Creating an emotional stimulation within prospective and current customers is an art. If you’re phenomenal at math but can’t even draw a decent stick figure, you might want to reevaluate your creativity levels before attempting to write website copy or design your business website. I’m just saying that we all have different strengths and talents. No one talent is greater than the next.
Unless you want to try your hand at a new talent in which you can invest lots of time, leave your website design and web copywriting to professionals.
- You don’t want to make your prospects cringe: Bad or outdated website copy or design is enough to send creeping chills down your prospect’s spine. Potential customers want to see that a company they’re purchasing from is fresh, up-to-date, and always growing and evolving. If your web copy or design is stale and nonstimulating, you will not make a positive emotional connection with the prospect. Therefore, their logical thought processes will immediately kick in and say, “I’m not sure if this company is the right one to purchase from.”
Design and copy should facilitate an emotional response in the reader—something that connects the reader to your product or service. If your website design and copy are an inaccurate representation of your brand, you run a great risk of repelling future customers and even past customers.
- You don’t want to anger your prospects: Well-written web copy and effective design can have a powerful influence on your prospects purchasing behavior. The goal of your website is to signal prospects to take an action or move to purchase or contact you. Web copy and design work hand in hand to ensure this process is smooth and stress-free for prospects. Poorly written web copy and design that is difficult to navigate will surely frustrate or anger your potential customers and influence them to leave your website and not take the action you intended.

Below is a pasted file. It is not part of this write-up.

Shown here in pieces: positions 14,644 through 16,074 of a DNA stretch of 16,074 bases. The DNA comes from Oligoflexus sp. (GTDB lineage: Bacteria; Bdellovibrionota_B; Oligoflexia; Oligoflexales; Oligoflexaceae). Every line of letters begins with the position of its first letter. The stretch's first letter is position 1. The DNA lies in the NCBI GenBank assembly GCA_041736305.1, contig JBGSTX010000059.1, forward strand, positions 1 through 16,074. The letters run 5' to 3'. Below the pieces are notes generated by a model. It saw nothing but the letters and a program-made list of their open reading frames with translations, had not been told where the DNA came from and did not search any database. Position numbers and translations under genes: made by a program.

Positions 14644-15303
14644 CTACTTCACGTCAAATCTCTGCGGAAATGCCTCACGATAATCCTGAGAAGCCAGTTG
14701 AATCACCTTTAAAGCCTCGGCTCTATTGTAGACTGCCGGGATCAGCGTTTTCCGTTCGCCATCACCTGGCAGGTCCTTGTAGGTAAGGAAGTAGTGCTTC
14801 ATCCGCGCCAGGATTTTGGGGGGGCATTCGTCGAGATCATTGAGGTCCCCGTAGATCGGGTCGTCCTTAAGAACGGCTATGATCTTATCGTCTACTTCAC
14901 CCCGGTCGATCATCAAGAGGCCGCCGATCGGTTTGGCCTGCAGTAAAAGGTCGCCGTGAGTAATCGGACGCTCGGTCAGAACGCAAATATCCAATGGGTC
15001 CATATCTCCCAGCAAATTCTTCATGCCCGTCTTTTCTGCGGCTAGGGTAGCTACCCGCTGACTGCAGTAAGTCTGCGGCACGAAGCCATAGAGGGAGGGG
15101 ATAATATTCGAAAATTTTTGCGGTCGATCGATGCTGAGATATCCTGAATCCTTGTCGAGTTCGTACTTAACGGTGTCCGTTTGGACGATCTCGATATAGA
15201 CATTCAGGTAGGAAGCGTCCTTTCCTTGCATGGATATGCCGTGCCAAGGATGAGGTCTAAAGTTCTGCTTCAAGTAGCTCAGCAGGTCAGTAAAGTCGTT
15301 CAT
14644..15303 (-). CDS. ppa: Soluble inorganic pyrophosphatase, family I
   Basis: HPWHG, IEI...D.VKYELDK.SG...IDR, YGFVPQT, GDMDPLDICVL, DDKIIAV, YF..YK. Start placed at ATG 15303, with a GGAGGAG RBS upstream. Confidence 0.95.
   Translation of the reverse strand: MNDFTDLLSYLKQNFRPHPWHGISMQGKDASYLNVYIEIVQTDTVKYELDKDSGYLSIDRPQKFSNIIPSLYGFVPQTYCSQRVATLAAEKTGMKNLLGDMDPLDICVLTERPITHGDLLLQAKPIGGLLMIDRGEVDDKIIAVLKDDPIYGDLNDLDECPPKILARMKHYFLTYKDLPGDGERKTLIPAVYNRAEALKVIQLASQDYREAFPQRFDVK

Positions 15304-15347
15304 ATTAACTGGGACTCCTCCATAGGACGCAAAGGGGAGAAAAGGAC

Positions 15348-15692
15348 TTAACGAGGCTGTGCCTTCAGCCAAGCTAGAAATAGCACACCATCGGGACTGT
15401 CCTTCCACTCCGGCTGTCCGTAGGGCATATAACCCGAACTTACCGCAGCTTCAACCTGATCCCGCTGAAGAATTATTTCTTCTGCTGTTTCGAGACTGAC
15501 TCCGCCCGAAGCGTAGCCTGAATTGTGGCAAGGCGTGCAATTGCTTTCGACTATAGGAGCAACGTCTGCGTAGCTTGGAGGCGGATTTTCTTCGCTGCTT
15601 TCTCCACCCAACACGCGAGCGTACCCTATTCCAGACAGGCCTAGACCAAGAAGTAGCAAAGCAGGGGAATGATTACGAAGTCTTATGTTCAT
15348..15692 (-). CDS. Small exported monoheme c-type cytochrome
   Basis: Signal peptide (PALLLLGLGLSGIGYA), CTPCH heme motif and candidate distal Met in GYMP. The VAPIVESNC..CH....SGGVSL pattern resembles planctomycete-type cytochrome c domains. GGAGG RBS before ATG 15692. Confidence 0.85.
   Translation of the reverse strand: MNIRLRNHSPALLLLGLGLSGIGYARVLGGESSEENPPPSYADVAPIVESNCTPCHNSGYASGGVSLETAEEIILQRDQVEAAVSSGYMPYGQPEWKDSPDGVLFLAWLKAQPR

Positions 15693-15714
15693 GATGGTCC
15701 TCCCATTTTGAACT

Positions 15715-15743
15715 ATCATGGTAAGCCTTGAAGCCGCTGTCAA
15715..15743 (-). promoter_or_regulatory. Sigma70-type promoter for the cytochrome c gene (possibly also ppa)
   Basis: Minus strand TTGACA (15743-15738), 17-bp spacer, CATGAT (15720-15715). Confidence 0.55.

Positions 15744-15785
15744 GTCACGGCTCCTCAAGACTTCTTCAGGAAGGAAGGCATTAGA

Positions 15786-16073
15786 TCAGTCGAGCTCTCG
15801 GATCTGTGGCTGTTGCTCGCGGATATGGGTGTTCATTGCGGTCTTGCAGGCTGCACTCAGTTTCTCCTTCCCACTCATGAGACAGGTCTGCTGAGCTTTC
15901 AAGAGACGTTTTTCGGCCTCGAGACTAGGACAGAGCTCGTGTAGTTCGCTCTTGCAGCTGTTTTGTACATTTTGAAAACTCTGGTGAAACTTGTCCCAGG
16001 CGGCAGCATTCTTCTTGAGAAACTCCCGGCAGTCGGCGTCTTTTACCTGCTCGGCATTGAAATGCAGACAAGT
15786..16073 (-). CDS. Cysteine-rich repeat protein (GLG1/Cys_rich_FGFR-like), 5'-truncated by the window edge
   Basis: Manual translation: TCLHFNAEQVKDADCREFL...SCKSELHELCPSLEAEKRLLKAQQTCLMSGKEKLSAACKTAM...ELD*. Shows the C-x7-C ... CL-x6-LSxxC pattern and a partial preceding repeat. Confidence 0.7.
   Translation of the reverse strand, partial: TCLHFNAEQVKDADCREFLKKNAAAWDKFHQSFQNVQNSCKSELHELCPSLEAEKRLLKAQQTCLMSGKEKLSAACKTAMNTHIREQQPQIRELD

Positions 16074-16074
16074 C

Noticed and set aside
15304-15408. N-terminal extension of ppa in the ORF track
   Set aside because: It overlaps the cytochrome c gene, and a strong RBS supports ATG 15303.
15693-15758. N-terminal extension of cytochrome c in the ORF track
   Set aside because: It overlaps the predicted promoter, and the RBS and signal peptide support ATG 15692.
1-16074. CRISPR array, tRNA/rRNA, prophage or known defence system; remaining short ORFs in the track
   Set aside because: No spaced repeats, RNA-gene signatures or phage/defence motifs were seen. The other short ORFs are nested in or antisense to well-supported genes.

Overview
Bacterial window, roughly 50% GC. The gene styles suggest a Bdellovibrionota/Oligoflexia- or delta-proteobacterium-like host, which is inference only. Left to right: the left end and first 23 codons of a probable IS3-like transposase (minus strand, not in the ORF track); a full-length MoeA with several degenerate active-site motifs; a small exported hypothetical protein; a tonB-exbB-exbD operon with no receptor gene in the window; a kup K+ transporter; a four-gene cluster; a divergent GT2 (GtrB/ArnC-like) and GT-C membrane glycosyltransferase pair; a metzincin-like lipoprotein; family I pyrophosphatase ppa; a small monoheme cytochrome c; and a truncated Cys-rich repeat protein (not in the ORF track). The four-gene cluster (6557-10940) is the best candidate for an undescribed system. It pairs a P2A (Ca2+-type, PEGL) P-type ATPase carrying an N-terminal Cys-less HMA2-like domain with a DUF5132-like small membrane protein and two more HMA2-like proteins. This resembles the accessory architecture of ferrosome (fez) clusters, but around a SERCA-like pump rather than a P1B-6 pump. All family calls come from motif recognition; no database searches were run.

Your website should take visitors through a joyful experience that ignites a positive emotion within them and either encourages them to take an action or visit your website again and again.
For example, think of your favorite websites. Why do you enjoy visiting these sites? You must find happiness in the experience you have on these websites or else you probably wouldn’t visit them again and again. Right? This is exactly how your website should act if you want to keep prospects and customers visiting and purchasing.
- You don’t want to confuse your prospects: Let’s say you own a travel company that specializes in luxury destination honeymoons. Charlie and Anna are looking for a high-end travel company that will create the ultimate itinerary for their honeymoon. The couple hears two trusted, positive reviews for the same company. Both of the company referrers boast about how luxurious their trip through this travel company was. But when the couple visits the company’s website, the images aren’t loading, the web copy does not imply any benefits for them, there is no obvious contact information, and the logo looks “cheesy.” Unfortunately this company’s website and marketing materials aren’t in line with their brand message and portray an inaccurate image to the couple.
You can bet Charlie and Anna are fairly confused based on the referrals they received versus the website design and copy. They were envisioning something much more romantic and luxurious than what the website portrayed. They decide to further their research and go with a company whose brochure, website, logo, and personality are in line with their needs and desires.
The lesson learned is to always remember that it’s the whole package you’re selling to prospects. Your website should take them through an experience and be a pleasure—not a torturous venture through bad graphics, poorly written copy, and confusing navigation (also known as a nightmare).